Any event held during Social Sciences Week that fits broadly with the above aims can be part of the program as long as the activity is primarily public facing. By scheduling them during Social Sciences week and co-badging them in this way, it will be possible to reach a wider audience and highlight the value of the social sciences to a greater extent than can occur with stand-alone events. If you are planning to apply for AWGSA funding to run an event, please consider Social Sciences Week as a possible time to do so.
CALL FOR RESEARCH PARTICIPANTS Gender-based violence in inpatient mental health units, Social Global Studies Centre, RMIT University. Women aged 18 and over who have experienced gender-based violence while staying in a mental health inpatient unit in Victoria in the past five years are being sought for interviews.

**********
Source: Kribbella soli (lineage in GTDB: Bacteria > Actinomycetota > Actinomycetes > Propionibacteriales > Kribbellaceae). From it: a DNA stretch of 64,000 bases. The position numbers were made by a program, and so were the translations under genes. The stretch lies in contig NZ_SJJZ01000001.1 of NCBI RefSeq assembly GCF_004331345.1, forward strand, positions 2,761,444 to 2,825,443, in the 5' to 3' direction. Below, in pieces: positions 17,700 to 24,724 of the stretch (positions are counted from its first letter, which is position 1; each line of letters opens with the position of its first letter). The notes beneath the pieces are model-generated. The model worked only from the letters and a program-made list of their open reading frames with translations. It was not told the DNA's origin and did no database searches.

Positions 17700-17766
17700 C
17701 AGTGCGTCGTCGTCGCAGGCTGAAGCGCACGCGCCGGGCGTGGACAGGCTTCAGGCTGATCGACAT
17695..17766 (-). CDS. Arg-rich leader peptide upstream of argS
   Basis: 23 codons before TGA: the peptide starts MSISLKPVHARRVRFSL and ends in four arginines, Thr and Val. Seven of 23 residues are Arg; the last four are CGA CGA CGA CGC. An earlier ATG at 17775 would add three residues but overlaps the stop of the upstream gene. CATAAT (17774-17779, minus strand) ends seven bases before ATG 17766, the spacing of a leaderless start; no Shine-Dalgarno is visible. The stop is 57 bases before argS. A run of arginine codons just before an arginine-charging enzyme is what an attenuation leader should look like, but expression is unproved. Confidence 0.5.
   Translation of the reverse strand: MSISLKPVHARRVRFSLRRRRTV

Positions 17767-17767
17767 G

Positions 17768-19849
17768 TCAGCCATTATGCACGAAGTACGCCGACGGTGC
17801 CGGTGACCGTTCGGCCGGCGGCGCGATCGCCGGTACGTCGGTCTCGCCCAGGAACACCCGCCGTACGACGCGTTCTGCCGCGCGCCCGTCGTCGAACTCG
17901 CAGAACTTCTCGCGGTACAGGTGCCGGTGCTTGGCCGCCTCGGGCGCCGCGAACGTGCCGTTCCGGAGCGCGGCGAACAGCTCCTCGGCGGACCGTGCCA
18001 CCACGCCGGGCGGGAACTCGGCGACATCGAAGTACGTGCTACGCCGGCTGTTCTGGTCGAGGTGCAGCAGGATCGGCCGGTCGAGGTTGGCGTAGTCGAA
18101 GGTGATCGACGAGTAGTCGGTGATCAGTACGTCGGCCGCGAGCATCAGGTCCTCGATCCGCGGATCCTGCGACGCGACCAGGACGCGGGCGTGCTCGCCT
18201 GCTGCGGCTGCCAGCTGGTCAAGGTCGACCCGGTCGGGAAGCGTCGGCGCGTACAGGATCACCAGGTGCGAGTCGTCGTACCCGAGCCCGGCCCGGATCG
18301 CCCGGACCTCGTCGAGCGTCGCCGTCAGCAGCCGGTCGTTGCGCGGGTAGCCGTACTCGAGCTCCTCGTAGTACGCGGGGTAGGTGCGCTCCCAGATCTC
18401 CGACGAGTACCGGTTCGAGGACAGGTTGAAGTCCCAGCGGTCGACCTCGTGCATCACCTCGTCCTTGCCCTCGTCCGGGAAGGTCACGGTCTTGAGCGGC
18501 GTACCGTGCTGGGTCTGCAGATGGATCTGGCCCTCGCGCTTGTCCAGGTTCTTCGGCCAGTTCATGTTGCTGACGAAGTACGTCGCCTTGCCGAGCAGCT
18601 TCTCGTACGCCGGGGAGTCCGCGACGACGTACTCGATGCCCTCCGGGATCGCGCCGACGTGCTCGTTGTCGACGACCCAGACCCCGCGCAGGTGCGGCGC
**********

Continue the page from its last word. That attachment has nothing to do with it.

What are you working on at the moment?
Within the academy, my primary focus at present is completing a monograph, Putting feminism to work, Theorising sexual violence, trauma and subjectivity, which brings together my doctoral and postdoctoral research.I am also employed on a research project headed up by Dr Cathie Burgess at the University of Sydney called Learning from Country in the city, which I am very much enjoying. Outside the academy, I work as a researcher for a feminist NGO focusing on academic sexual misconduct, which really is the elephant in the room when it comes to Australian universities responses to sexual violence on campus.
What do you think is an important feminist issue locally and/or internationally at the moment?
Hmm! How to choose just one? I guess think that until Aboriginal and Torres Strait Islander peoples’ are given proper recognition, rights and reparations we will not really be able to make much progress in this country on any other issue feminist or otherwise…